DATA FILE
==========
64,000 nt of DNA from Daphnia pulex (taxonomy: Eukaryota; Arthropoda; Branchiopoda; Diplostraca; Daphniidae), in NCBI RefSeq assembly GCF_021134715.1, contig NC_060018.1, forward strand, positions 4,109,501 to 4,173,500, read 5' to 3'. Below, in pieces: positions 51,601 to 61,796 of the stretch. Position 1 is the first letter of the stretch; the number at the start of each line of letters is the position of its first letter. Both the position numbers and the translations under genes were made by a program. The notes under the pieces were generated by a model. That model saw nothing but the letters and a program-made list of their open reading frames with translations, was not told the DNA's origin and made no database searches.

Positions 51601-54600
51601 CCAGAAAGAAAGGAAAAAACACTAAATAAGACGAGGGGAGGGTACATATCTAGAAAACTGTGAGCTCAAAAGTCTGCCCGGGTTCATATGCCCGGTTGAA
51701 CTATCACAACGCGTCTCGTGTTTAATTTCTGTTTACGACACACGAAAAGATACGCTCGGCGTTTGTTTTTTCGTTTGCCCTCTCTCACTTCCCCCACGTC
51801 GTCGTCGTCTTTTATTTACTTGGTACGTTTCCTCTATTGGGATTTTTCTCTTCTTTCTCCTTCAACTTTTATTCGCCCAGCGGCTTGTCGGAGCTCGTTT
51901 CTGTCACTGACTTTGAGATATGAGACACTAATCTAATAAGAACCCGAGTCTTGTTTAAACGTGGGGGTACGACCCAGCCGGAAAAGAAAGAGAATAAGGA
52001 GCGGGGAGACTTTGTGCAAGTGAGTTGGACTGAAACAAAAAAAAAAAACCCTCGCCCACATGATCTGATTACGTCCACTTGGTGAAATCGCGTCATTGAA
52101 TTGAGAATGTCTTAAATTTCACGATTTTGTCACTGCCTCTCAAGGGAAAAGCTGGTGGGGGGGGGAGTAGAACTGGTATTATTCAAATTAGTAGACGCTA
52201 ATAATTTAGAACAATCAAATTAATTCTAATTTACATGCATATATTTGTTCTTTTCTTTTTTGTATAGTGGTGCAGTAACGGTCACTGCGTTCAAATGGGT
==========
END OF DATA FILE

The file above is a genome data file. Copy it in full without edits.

64,000 nt of DNA from Daphnia pulex (taxonomy: Eukaryota; Arthropoda; Branchiopoda; Diplostraca; Daphniidae), in NCBI RefSeq assembly GCF_021134715.1, contig NC_060018.1, forward strand, positions 4,109,501 to 4,173,500, read 5' to 3'. Below, in pieces: positions 51,601 to 61,796 of the stretch. Position 1 is the first letter of the stretch; the number at the start of each line of letters is the position of its first letter. Both the position numbers and the translations under genes were made by a program. The notes under the pieces were generated by a model. That model saw nothing but the letters and a program-made list of their open reading frames with translations, was not told the DNA's origin and made no database searches.

Positions 51601-54600
51601 CCAGAAAGAAAGGAAAAAACACTAAATAAGACGAGGGGAGGGTACATATCTAGAAAACTGTGAGCTCAAAAGTCTGCCCGGGTTCATATGCCCGGTTGAA
51701 CTATCACAACGCGTCTCGTGTTTAATTTCTGTTTACGACACACGAAAAGATACGCTCGGCGTTTGTTTTTTCGTTTGCCCTCTCTCACTTCCCCCACGTC
51801 GTCGTCGTCTTTTATTTACTTGGTACGTTTCCTCTATTGGGATTTTTCTCTTCTTTCTCCTTCAACTTTTATTCGCCCAGCGGCTTGTCGGAGCTCGTTT
51901 CTGTCACTGACTTTGAGATATGAGACACTAATCTAATAAGAACCCGAGTCTTGTTTAAACGTGGGGGTACGACCCAGCCGGAAAAGAAAGAGAATAAGGA
52001 GCGGGGAGACTTTGTGCAAGTGAGTTGGACTGAAACAAAAAAAAAAAACCCTCGCCCACATGATCTGATTACGTCCACTTGGTGAAATCGCGTCATTGAA
52101 TTGAGAATGTCTTAAATTTCACGATTTTGTCACTGCCTCTCAAGGGAAAAGCTGGTGGGGGGGGGAGTAGAACTGGTATTATTCAAATTAGTAGACGCTA
52201 ATAATTTAGAACAATCAAATTAATTCTAATTTACATGCATATATTTGTTCTTTTCTTTTTTGTATAGTGGTGCAGTAACGGTCACTGCGTTCAAATGGGT